A few passages leapt out at me as I reviewed this for a Reformed Journal audience. One was when Sharlet describes the hymn singing of some labor activists in the late 1930s who “had all been raised in the Church and all had converted to unionism. They believed in deliverance, here and now, not salvation” (328). Sharlet was describing a long-standing tension in American religion between transcendence and immanence, a false dichotomy that Reformed Christians are usually well-equipped to repair as we talk about the “already but not yet” of God’s Kingdom and about reclaiming every “square inch” of Creation. Salvation is not merely a get-out-of-hell-free card just as the Christian calling is not twiddling one’s thumbs while waiting for Christ’s return. Sharlet’s description is worth weeping over, not because he mischaracterizes Christian salvation, but because he accurately describes why so many today—especially young or progressive folks—are leaving churches. Their diagnosis of churches that are “so heavenly minded that they are no earthly good” is not true of all churches nor of all Christians, but the accusation should make us soberly and lamentably reflect on our own denominations, churches, and hearts. More needs to be said about this elsewhere, but it’s a growing phenomenon that has infiltrated even Reformed circles as some lean more into antithesis than common grace, insularity than hospitality, more into scarcity than abundance (35, 166), into fear than love.
Another interesting angle were the themes of hope, fear, and anger. We as Reformed Christians are certainly called to live and act without fear as our ultimate hope is in Jesus Christ and his coming Kingdom, so a book like Sharlet’s forces us to consider difficult questions about our motivations, our hearts, our gun ownership, and our votes.
Some might accuse Sharlet of doing what Kevin Drum calls nut-picking with the Christians featured in his book—like those who have abandoned the symbol of the cross in favor of a pulpit made of swords (173, 185)—but, while there is some truth to that accusation, Sharlet’s examples document the real and growing phenomenon of Christian Nationalism that the Church needs to be aware of and to confront. Some readers might wish for less partisanship or more words about the illiberal left, but, while that is a growing issue too, that’s not really within the scope of his book.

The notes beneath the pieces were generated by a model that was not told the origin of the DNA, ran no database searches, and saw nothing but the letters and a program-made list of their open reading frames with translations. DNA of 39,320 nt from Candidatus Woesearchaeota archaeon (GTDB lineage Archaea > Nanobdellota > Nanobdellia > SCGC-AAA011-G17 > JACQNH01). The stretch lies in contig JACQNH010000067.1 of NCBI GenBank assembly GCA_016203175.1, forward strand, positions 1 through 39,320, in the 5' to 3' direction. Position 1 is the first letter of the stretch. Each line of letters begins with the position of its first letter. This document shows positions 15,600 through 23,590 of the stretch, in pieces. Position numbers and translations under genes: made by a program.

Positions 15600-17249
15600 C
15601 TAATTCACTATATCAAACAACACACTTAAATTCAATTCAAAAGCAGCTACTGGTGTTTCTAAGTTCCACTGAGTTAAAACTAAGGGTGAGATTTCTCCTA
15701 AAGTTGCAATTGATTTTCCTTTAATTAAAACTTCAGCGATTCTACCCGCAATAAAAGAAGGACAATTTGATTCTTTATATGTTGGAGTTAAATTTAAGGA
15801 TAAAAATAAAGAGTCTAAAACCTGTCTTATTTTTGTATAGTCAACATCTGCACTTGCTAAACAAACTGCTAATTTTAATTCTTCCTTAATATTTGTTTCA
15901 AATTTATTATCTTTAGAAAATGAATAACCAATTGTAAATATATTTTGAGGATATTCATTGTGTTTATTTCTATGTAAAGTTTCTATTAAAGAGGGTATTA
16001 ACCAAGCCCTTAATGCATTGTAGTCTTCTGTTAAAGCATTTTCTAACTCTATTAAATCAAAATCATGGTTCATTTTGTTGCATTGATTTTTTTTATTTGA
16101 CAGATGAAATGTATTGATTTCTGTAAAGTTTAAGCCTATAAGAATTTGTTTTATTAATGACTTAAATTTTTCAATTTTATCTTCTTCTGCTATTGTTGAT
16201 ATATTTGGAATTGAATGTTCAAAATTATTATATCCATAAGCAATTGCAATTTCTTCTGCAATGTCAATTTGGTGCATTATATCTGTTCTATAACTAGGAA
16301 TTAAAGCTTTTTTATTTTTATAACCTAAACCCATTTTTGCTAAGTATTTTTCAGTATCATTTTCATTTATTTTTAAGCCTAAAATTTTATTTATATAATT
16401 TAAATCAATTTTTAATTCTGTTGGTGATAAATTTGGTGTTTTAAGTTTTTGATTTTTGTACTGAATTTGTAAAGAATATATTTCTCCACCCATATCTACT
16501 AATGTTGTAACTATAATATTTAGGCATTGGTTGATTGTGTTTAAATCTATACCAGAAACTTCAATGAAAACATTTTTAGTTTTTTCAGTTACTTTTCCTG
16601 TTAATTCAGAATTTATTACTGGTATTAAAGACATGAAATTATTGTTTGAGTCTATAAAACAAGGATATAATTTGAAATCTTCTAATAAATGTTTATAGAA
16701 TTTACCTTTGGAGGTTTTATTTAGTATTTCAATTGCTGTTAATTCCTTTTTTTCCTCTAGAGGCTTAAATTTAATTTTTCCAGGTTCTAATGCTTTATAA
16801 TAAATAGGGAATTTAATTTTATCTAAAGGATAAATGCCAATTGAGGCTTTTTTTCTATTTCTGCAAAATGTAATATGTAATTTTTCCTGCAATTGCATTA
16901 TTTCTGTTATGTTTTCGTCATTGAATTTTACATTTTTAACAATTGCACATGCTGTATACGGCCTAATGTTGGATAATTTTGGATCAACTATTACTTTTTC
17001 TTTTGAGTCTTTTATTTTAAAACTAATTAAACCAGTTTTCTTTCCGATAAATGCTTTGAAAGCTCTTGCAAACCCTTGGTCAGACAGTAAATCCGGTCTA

Finally, the book highlights that we need to combat misinformation and radicalization in our churches. Silence from the pulpit is not an option, but neither is simple fact-checking. As Sharlet himself admits, his fact-checking asides are not enough. He notes that he and many of his readers believe that truth and expertise is how “we’ll resist the undertow of civil war, fact-checking our way to solid ground.” The problem is “you can’t fact-check a myth,” Sharlet warns, no matter how “satisfying [it is] when an expert flattens a false claim” (188). Perhaps his empathetic portraits are a better starting point. So many of the misguided people in his portraits are desperate, looking for meaning, connection, and purpose. Thus, the church must do more than condemn: it needs to combat myths by offering a positive vision of the good life that incorporates those feeling left-behind or left-out by a changing society. Only then can we resist the sucking pull of the undertow that is the temptation to lash out against others because of perceived dangers or to sever our civic bonds entirely.